In the first portion of this dissertation I examine the effect of gravitational acceleration on the angle of repose of granular features. To do this I have used HiRISE DTMs to compare the slipface angles of Martian sand dunes with those measured on Earth. In doing this I have found that the slopes of active dunes on Mars do not differ from their terrestrial counterparts, and as such I have concluded that gravitational acceleration does not effect the angle of repose. In the second, larger portion of this dissertation I examine the morphology and formation of Crater Concentric Ridges (CCRs). These features, formerly known as 'Lunar Concentric Dunes', are ridges oriented concentrically to fresh craters a few kilometers in diameter. Using LROC NAC data I have created a catalog of 77 craters that have these features in their ejecta blankets. Further, I have used this data to map and measure the CCRs around eight craters of varying diameters in order to analyze their distributions. I have also been able to characterize the morphology of these ridges and how that morphology changes with distance from the host crater. Using DTMs made from NAC images I have studied the three-dimensional topography of CCRs in order to fully describe the morphology of these features. This morphological analysis has allowed me to refute several hypotheses for the formation of these features, including the previously accepted ballistic impact sedimentation and erosion hypothesis. In order to formulate a new theory for the formation of these features I have created simulations of crater ejecta flowing over regolith using discrete element modeling. In these simulations I found that Kelvin-Helmholtz instabilities form at the interface between the ejecta and regolith. I posit that these instabilities are responsible for the formation of Crater Concentric Ridges. This hypothesis is supported by the observation that the topography produced in my simulations strongly resembles that which I have measured and described around real lunar craters.
• Socially Constructed Narratives for Exploring the Impacts of Air Pollutant Infiltration in Built Environments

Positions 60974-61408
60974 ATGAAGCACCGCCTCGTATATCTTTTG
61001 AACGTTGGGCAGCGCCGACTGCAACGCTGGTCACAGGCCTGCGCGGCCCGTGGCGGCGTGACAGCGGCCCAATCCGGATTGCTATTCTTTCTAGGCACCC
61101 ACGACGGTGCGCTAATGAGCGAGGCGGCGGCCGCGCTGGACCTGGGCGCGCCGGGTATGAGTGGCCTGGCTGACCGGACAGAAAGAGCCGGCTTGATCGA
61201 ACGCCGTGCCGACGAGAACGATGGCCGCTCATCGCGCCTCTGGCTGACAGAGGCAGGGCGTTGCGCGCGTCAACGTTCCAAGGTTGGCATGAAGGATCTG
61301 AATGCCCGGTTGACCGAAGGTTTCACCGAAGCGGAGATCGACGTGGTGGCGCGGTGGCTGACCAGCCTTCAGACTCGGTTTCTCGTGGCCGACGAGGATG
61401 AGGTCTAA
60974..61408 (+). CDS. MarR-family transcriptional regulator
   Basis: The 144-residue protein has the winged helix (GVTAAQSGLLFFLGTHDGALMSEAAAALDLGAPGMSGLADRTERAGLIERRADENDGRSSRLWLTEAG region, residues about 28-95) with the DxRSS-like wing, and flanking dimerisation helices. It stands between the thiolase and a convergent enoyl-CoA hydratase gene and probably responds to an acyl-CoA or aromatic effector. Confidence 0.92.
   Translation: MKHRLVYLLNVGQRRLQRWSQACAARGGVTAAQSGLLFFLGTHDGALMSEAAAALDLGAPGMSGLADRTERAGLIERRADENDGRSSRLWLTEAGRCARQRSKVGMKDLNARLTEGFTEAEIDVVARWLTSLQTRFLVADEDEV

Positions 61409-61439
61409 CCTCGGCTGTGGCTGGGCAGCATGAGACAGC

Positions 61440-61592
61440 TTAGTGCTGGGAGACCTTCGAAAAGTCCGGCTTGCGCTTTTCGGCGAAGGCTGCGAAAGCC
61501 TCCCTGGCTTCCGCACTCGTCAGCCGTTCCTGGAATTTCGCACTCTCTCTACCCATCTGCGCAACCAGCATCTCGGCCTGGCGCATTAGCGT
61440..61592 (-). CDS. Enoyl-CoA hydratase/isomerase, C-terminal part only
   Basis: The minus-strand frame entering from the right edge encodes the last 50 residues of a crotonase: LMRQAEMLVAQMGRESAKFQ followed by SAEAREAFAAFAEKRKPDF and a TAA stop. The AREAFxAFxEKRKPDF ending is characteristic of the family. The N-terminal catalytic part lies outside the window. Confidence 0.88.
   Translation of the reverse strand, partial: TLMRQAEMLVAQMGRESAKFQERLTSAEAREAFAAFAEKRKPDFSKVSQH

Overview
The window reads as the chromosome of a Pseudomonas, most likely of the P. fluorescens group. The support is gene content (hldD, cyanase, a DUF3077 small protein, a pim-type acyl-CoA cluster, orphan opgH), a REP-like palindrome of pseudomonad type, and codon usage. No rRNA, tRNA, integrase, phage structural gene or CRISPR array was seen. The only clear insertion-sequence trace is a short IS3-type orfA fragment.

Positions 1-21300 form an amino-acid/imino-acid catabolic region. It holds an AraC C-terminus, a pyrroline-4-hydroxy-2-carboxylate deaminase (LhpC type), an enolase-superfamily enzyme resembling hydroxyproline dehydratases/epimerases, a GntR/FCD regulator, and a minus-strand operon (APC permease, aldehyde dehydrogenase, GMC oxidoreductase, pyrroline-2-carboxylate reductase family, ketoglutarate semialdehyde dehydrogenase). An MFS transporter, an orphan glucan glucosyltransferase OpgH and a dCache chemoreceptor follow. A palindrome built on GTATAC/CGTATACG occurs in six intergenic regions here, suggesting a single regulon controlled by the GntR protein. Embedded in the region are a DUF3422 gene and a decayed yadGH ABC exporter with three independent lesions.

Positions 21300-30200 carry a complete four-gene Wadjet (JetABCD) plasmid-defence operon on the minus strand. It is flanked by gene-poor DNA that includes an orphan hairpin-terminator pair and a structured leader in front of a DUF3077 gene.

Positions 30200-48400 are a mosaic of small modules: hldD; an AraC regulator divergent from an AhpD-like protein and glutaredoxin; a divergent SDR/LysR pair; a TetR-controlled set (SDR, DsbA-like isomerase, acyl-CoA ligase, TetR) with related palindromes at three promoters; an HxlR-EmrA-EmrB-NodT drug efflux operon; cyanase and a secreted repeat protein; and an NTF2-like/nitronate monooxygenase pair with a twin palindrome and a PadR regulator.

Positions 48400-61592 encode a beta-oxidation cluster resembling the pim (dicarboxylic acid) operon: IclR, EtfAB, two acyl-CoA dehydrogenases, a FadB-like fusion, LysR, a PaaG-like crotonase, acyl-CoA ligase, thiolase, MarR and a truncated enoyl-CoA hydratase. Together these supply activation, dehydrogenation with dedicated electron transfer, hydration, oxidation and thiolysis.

(The University of Arizona., 2018)
This dissertation is an autoethnographic (self-guided) interdisciplinary process done by an empathetic entity (me) who noted a problem sorting out the effects of outdoor air pollutants that infiltrate indoors from those of other indoor pollutants. This problem is the lack of understanding by architects, planners, and other experts of relevant implications of their lack of attention to the infiltration of airborne dust indoors in the arid regions of Arizona. This systematic process of informed reflections is written in a continuous narrative, and breakouts or Vignettes. Each Vignette corresponds to a topic directly relevant to the research and contains the evidence that answers an inquiry followed by a reflection based on my experience and observations. In the study of arid lands, autoethnographic Vignettes provide an alternative approach for taking a scientific point of view to reveal complex interactions between the natural and built environments for arid regions and other regions that may experience drier and warmer climatic conditions in the future.
• Statistical Methods for Next Generation Sequencing Data

(The University of Arizona., 2018)
Statistical genetics is a scientific field concerned with the development of statistical methods for drawing inferences from genetic data. Research in statistical genetics generally involves developing theory or methodology to support research in one of three related areas: population genetics, genetic epidemiology and quantitative genetics. This dissertation is an ensemble of my research work in statistical genetics, including three projects with varying focuses. The first project applies a rare variant region-based test to identify sets of common or rare variants aggregated in and around genes associated with Dravet Syndrome. The second project proposes a score-based test to investigate the association for a set of rare variants and ordinal traits. The third project describes an implement of dimensionality reduction method in genotype data for population inference.
• The European Yankee: A Study and Performance Guide of George Chadwick’s A Flower Cycle

(The University of Arizona., 2018)
This document examines the solo vocal music of American composer, George Whitefield Chadwick (1854-1931), and focuses on his 1892 collection, A Flower Cycle, with poetry written by Arlo Bates (1850-1918). It highlights the European influence in Chadwick’s writing style that created a Euro-American hybridized style in the United States. Though his instrumental works have been widely performed and analyzed, his art songs have not received the same amount of attention. Excerpts of the songs in A Flower Cycle will be analyzed and compared to various German lied and French mélodie to show the similarities in style and Chadwick’s penchant for being influenced by these European composers. The second intent of this document is to provide a guide with which to perform any or all of the pieces therein with proper understanding of the text and how it is set musically. The poetry is believed to have been written specifically to be set to the music for this collection with the exception of The Jacqueminot Rose, which was the inspiration for the construction of A Flower Cycle